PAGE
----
What a Day to Become a Priest

On November 1, 1946, Karol Wojtyla was ordained to the Catholic Priesthood. Joining the “underground” seminary while the Nazi Empire still ruled Poland, Wojtyla knew his calling; his vocation was that of a Catholic priest. As many of you know, November 1, is the Solemnity of All Saints. This must have been a glorious day in the life of Karol Wojtyla and the other men ordained with him since it is the day the Church celebrates the lives of the many saints that lived lives of heroic virtue. One of the saints that impacted Wojtyla’s life is the great mystic – St. John of the Cross. St. John impacted his life so much that one of his two doctoral dissertations was written on his subject of faith.

After studying in Rome, he returned to Poland and was a parochial vicar (associate priest) of various parishes in Krakow as well as a chaplain to university students.  Since Catholic priests were forbidden to associate with university students, many of his students warmly called him “Uncle” instead of Fr. Wojtyla to protect him from the socialistic regime of Russia that occupied much of Eastern Europe. After more years of study and his second doctorate dissertation, he became a professor of Moral Theology and Social Ethics in the major seminary of Krakow and in the Faculty of Theology of Lublin until he was ordained the Auxiliary Bishop of Krakow.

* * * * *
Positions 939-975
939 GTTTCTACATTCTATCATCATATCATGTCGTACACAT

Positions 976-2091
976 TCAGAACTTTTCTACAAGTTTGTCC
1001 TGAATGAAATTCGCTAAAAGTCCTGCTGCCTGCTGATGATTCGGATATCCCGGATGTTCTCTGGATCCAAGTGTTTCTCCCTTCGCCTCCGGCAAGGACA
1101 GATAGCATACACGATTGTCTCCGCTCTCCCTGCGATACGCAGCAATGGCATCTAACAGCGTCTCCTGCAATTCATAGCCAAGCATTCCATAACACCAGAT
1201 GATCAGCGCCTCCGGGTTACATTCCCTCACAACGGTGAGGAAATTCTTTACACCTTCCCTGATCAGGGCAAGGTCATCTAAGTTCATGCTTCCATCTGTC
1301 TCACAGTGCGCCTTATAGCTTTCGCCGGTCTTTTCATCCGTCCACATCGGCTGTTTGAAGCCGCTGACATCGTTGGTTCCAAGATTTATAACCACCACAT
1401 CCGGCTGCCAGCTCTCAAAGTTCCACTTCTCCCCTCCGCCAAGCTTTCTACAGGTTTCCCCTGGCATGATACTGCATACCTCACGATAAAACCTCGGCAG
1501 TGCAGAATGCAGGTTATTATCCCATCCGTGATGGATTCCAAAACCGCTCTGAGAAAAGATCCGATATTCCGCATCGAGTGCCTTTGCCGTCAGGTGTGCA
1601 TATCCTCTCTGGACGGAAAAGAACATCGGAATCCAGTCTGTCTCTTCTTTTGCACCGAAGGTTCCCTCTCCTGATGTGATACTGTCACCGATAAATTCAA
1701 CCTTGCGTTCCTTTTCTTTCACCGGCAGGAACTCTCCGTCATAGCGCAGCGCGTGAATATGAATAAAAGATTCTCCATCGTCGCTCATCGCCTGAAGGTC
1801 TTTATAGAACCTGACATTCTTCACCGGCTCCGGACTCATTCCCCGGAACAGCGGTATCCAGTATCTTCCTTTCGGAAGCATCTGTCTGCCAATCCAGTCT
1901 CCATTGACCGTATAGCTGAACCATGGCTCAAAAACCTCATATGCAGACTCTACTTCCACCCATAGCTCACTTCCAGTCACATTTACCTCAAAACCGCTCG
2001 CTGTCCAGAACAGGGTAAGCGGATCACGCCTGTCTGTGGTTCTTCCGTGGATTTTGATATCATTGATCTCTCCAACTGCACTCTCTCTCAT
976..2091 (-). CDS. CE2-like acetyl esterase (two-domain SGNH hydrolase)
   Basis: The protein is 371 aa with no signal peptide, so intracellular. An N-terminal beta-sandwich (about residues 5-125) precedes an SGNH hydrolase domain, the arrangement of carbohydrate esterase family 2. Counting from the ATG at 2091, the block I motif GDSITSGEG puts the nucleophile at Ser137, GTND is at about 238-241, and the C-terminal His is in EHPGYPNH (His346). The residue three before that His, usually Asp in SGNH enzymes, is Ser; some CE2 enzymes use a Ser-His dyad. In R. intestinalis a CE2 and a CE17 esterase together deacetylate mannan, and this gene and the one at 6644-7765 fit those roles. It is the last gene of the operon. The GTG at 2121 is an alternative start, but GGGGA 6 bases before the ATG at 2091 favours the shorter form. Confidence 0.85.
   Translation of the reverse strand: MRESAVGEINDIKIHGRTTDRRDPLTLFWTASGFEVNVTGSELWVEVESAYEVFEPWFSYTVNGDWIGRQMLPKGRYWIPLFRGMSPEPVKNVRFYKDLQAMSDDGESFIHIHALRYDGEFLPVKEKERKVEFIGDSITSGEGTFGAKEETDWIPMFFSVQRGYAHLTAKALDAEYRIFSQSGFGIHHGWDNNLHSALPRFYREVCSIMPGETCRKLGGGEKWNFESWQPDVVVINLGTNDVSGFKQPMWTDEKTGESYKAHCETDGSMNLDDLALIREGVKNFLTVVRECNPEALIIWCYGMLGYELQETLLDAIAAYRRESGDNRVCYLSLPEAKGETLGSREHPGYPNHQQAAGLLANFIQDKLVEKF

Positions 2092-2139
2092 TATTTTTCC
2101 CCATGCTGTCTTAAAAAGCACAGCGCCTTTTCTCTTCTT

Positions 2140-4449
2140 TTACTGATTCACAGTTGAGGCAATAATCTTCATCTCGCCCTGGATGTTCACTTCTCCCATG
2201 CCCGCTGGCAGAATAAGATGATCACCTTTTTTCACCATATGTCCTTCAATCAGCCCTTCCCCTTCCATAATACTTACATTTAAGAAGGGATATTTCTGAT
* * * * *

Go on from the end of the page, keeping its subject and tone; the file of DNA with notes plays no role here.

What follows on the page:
Even as Pope of the Catholic Church, Karol Wojtyla (Blessed John Paul II) loved being a Catholic priest. His great love for the Holy Eucharist was witnessed many times over during this 26-year pontificate. He had a great devotion to the Blessed Mother and often taught on the Lives of the Saints. His impact on the Catholic Church and the priesthood will resound for decades to come.

In his Letter to Priests on Holy Thursday 2005, he says, “We priests are the celebrants, but also the guardians of this most sacred mystery. It is our relationship to the Eucharist that most clearly challenges us to lead a “sacred” life. This must shine forth from our whole way of being, but above all from the way we celebrate. Let us sit at the school of the saints! The Year of the Eucharist invites us to rediscover those saints who were vigorous proponents of Eucharistic devotion (cf. Mane Nobiscum Domine, 31).

Many beatified and canonized priests have given exemplary testimony in this regard, enkindling fervour among the faithful present at their celebrations of Mass. Many of them were known for their prolonged Eucharistic adoration. To place ourselves before Jesus in the Eucharist, to take advantage of our “moments of solitude” and to fill them with this Presence, is to enliven our consecration by our personal relationship with Christ, from whom our life derives its joy and its meaning.”

When I read this quote from Blessed John Paul II, it reminds me of the many great men, the new breed of holy priests; that are answering the call to sacrifice their lives for the Catholic Church. It’s a blessing to know so many here in the Diocese of Phoenix and to work for two that exemplify the words of Blessed John Paul II – Fr. Kilian McCaffrey and Fr. Chad King. May Blessed John Paul II, on this great solemnity of All Saints, intercede for our priests.

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